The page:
We have already commissioned a piece on the Ukranian-based group known as Femen, groups of women who cover their exposed breasts with calls to end patriarchy. Theres no shortage of controversy about what constitutes an ethical and effective use of women’s bodies to advance social change. Who controls the imagery? Does it do more damage than good? Is it feminist? Does it need to be? We are interested in stories that use real examples to explore these questions–which may not have any clear answers or consensus.

  • **Note: we get occasional pitches about feminist or other forms of pornography. Feel free to pitch these for this show, but they must contain a wide variety of perspectives and views. Porn is such a complex issue in itself, we might just wait and do a separate show on it at some future time.


    In 2013, the Supreme Court eliminated provisions in the Voting Rights Act designed to protect voters from intimidation and disenfranchisement tactics. The ruling lifted restrictions on nine states that now allow them to change their election laws without advance federal approval. These are jurisdictions that have had a history of enacting racially biased election practices. What are the implications of lifting these restrictions? What is happening in jurisdictions previously under federal oversight? Are we seeing any questionable voting practices being pushed? What’s protections do voters have now? We are looking for first person accounts of voter disenfranchisement.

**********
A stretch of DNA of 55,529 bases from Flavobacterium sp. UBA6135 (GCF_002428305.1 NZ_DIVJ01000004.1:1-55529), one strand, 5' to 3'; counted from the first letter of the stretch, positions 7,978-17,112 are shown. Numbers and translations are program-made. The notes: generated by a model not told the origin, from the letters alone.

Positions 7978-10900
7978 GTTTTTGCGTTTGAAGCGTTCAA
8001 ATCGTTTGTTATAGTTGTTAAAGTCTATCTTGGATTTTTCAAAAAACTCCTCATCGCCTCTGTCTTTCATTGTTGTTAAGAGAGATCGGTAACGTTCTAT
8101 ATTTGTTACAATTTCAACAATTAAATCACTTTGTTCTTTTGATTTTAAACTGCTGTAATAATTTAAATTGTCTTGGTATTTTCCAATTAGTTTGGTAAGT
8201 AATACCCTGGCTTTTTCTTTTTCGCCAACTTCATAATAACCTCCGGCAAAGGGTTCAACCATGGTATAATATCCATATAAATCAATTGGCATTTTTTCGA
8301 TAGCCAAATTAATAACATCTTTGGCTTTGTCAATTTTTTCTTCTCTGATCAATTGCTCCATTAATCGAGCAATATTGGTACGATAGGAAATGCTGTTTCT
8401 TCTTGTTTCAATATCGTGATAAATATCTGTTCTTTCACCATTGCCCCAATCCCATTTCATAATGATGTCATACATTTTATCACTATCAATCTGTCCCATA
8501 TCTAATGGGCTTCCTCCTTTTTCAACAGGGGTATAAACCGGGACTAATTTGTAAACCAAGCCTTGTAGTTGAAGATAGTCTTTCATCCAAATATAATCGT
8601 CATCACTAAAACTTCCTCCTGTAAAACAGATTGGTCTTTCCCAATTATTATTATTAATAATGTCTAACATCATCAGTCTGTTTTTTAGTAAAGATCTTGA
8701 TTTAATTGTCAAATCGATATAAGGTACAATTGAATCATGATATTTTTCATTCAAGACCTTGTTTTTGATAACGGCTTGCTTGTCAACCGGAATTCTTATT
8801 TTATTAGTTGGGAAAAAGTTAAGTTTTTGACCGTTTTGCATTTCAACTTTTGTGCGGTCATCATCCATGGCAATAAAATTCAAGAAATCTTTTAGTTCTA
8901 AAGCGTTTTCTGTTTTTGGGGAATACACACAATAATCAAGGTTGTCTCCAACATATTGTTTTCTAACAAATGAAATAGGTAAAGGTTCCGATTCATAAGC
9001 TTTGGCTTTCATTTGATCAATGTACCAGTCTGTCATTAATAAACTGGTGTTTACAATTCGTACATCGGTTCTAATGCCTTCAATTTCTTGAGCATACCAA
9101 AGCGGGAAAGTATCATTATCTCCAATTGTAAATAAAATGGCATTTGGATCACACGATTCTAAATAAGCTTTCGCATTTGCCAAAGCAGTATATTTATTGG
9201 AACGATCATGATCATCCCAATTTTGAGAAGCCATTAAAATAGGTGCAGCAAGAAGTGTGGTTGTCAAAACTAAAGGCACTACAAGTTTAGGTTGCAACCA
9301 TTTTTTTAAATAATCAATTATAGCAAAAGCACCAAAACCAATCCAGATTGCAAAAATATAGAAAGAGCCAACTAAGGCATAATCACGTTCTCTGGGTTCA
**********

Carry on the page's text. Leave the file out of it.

Making Contact is an award-winning, 29-minute weekly magazine/documentary-style public affairs program heard on 140 radio stations in the USA, Canada, South Africa, and Australia. Amplifying voices and perspectives rarely heard in mainstream media, Making Contact focuses on the human realities of politics and the connections between local and global events, emphasizing positive and creative ways to solve problems.

    This call for pitches is for segments of about 8 minutes (unless otherwise noted), and we generally pay $450 per story. but we also occasionally take longer pieces (12 or 26 minutes).

    As with any pitches you send us, please check out our show and read our guidelines before you pitch.

    Consider the following. Does the story:

    Link grassroots issues and human realities to national or international trends?

    Give listeners a historical, political, or social context of major national and international events?

    Shed light on social and economic inequities?

    Explore any alternatives or solutions?

    Send pitches to Please be detailed but succinct, and include a description of your idea, narrative/story arc, interview subjects, scenes, and sounds/ambi. If you’re pitching to us for the first time, please include a brief bio and relevant audio clips.

    We’re also always interested in pitches on any of our regular beats: prisons, poverty, climate change, reproductive health, and the environment.

    We look forward to hearing from you!

    Laura Flynn, Jasmin Lopez, Andrew Stelzer & George Lavender
    Making Contact producers